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Tableware (Coasters & Placemats) and Wallpaper.

Our despatch times are normal, but Royal Mail & Parcelforce delivery times are varying depending on location - some parcels arrive next day and others are taking up to 10 days, which we have no control over.

We will update this message as anything changes.

Kingston upon Hull History

The history of Kingston upon Hull and specially selected photographs

Hull, or more correctly Kingston upon Hull, is situated on the north side of the River Humber at a point where the River Hull empties the waters drained from the Holderness Plain of the East Riding of Yorkshire.

The town began its life in the 12th century, as a hamlet named Wyke upon Hull, which was then in the possession of the monks of nearby Meaux Abbey who had developed a small port for their wool trade. Noticed by King Edward I as an ideal location for a supply base for his campaign against the Scots, the town was acquired by him in 1293 and subsequently re-named Kingstown upon Hull. Enjoying royal patronage, it received its first charter in 1299; after this, the town began to flourish, and soon became one of the foremost ports of the realm, being only surpassed in trade by Liverpool and London.

The town was fortified during the 14th century when massive brick walls with many towers were constructed to protect the inhabitants; five principal gates gave entry and exit across the moat to the town. The city was viewed as a prize during the Wars of the Roses, but stayed loyal to the house of Lancaster. Its military importance was recognised again when the town was further fortified during the 16th century. King Henry VIII ordered a huge castle to be constructed, but this time on the east bank of the River Hull. The castle, or 'The Citadel' as it was known, was built to a high specification with many bastions, blockhouses and turrets. Sad to say, none of the town walls or castle fortifications remain to their original height for the visitor to see: they were removed for the expansion of the town during the 18th and 19th centuries.

The town was again regarded as a strategic prize by the Royalists and Parliamentarians during the English Civil War. Local historians will tell you that the war started in Hull: on 23 April 1642, King Charles I was refused entry at the north-west gate, then known as the Beverley Gate, so setting in motion a chain of events that was eventually to lead to his death. A section of the town walls was excavated a few years ago; the massive brick foundations were found to be in a wonderful state of preservation. The walls have been preserved in situ, and a viewing area has been constructed around them at the west end of the Whitefriargate.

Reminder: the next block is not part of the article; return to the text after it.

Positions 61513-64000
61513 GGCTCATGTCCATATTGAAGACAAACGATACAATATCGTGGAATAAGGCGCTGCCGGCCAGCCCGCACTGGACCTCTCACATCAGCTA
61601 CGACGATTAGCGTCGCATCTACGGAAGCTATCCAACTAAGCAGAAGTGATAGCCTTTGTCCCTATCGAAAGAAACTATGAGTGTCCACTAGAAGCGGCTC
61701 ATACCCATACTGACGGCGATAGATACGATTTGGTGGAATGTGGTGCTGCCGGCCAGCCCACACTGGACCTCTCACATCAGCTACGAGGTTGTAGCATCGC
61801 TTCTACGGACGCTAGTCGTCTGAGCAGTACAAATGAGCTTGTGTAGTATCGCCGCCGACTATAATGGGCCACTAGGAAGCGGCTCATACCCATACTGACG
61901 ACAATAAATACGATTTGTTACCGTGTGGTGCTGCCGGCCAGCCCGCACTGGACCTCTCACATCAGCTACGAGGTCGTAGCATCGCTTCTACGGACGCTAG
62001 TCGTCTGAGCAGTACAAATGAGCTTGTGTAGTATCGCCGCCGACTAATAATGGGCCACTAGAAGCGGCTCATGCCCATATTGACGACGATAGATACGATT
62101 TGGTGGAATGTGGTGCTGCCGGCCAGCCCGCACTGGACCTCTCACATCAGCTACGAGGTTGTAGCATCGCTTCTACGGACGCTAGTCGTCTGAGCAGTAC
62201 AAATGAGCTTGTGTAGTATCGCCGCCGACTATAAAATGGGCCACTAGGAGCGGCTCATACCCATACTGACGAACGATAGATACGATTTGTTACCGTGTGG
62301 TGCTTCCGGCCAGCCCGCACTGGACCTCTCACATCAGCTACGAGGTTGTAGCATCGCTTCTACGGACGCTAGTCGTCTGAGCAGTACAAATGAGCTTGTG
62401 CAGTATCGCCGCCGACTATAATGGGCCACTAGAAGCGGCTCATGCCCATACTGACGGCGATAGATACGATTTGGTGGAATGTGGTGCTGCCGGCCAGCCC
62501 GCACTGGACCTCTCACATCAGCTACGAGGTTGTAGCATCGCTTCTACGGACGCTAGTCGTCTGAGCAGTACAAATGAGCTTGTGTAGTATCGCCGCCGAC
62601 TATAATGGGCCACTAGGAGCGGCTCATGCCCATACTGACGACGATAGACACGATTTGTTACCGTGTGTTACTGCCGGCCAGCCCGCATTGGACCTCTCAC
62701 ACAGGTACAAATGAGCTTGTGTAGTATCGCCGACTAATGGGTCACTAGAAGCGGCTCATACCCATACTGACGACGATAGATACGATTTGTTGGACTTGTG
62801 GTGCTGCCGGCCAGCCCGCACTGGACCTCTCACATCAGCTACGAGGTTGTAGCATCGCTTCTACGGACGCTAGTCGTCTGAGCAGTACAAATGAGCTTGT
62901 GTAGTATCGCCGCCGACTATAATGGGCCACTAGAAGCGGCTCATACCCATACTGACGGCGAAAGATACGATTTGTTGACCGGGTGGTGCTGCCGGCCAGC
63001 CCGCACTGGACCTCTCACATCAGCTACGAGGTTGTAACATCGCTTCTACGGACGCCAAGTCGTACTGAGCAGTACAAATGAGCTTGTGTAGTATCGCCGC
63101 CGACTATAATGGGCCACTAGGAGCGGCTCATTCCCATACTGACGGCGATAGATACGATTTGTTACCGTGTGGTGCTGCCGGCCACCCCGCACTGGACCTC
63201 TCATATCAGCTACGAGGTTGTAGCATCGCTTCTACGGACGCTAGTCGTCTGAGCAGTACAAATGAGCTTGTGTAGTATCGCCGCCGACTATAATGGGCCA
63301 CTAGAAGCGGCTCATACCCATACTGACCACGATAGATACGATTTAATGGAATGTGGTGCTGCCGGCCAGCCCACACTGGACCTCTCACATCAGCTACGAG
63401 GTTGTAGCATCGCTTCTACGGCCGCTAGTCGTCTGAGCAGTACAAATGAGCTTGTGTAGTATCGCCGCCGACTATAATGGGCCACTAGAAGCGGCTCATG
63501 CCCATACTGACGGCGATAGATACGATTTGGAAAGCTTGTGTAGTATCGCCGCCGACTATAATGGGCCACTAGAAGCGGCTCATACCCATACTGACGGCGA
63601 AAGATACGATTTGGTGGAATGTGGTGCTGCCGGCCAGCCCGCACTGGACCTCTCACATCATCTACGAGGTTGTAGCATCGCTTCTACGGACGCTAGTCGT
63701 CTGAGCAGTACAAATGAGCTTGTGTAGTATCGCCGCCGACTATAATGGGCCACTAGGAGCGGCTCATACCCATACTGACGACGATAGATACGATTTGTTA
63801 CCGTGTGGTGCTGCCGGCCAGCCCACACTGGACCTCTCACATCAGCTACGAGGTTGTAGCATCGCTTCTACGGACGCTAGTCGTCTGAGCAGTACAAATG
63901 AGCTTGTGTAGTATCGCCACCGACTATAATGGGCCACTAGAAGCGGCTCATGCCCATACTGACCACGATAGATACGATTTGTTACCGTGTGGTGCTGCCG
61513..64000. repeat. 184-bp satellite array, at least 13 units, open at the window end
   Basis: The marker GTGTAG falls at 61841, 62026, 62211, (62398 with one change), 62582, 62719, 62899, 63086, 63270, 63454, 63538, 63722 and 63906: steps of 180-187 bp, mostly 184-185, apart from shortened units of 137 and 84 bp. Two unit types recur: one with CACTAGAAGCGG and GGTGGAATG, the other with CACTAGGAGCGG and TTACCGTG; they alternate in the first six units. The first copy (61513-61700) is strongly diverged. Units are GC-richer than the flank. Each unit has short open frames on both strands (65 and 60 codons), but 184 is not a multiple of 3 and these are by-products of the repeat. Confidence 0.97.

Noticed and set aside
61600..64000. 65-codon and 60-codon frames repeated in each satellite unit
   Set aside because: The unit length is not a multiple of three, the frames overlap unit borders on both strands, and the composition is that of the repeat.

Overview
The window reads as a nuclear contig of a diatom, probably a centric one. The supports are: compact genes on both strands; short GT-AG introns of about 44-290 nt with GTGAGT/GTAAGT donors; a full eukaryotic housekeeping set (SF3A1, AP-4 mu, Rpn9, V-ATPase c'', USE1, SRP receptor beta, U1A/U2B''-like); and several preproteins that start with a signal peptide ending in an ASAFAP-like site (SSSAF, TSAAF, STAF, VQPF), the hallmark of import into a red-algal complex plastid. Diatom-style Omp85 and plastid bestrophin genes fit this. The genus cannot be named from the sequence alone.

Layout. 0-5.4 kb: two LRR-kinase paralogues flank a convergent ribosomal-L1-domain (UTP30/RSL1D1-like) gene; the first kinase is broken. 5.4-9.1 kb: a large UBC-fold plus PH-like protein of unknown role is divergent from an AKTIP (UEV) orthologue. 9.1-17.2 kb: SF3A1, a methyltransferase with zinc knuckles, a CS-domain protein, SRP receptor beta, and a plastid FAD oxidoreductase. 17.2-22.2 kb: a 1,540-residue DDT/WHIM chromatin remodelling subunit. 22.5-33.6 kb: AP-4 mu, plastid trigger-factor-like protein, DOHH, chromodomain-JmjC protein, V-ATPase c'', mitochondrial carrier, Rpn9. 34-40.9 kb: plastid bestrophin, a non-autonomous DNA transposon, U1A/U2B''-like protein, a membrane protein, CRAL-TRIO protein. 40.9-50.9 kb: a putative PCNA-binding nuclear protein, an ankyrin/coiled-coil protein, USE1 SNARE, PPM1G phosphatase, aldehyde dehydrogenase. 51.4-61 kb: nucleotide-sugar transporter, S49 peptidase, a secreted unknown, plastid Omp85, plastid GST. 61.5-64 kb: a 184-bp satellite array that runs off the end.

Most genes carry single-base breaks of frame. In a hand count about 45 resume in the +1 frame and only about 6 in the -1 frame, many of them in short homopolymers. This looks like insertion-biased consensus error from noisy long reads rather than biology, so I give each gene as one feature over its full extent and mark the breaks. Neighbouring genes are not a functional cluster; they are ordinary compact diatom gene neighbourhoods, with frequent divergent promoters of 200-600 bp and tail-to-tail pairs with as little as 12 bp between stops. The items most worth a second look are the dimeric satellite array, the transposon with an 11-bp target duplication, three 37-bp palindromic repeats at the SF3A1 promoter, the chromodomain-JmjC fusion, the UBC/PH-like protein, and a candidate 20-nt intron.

Following the construction of Hull's first dock in 1778, then the largest inland dock in the kingdom, trade and the city grew rapidly. So successful was the port that several more docks were to follow during the 19th century, eventually resulting in the city being completely ringed by water. The railway came to the city in 1840 with the building of the Hull & Selby Railway. This added to the prosperity of the town, and in turn led to the construction of several more docks to the east and west of the city to cope with the increase in trade.

The first quarter of the 19th century saw Hull become the biggest whaling port in Britain, processing whale oil, seal skins, whale-bone and other attendant products. As the whale fishery came to an end during the 1860s, the city moved forward and became the world's largest centre for oil seed crushing and milling; this led to the establishment of many industries such as paint, colour, oil and varnish manufacture. Joseph Rank the miller began his working life in Hull during the 19th century, and became the largest flour miller in the country.

The port was once the home of the world's largest deepwater fishing fleet, and it is often said that the kipper was invented in Hull. The largest part of the city's trade was conducted with the Scandinavian countries, the Baltic states and the low countries of Europe; wool, coal, iron, machinery and grain were major exports, and large quantities of timber, oil seed, fruit and provisions accounted for the import trade. During the late 19th and early 20th century, the port was home to the merchant ships of the Wilson Line; at the beginning of the 20th century, this was the world's largest privately-owned mercantile fleet, owning approximately just short of 100 steamships.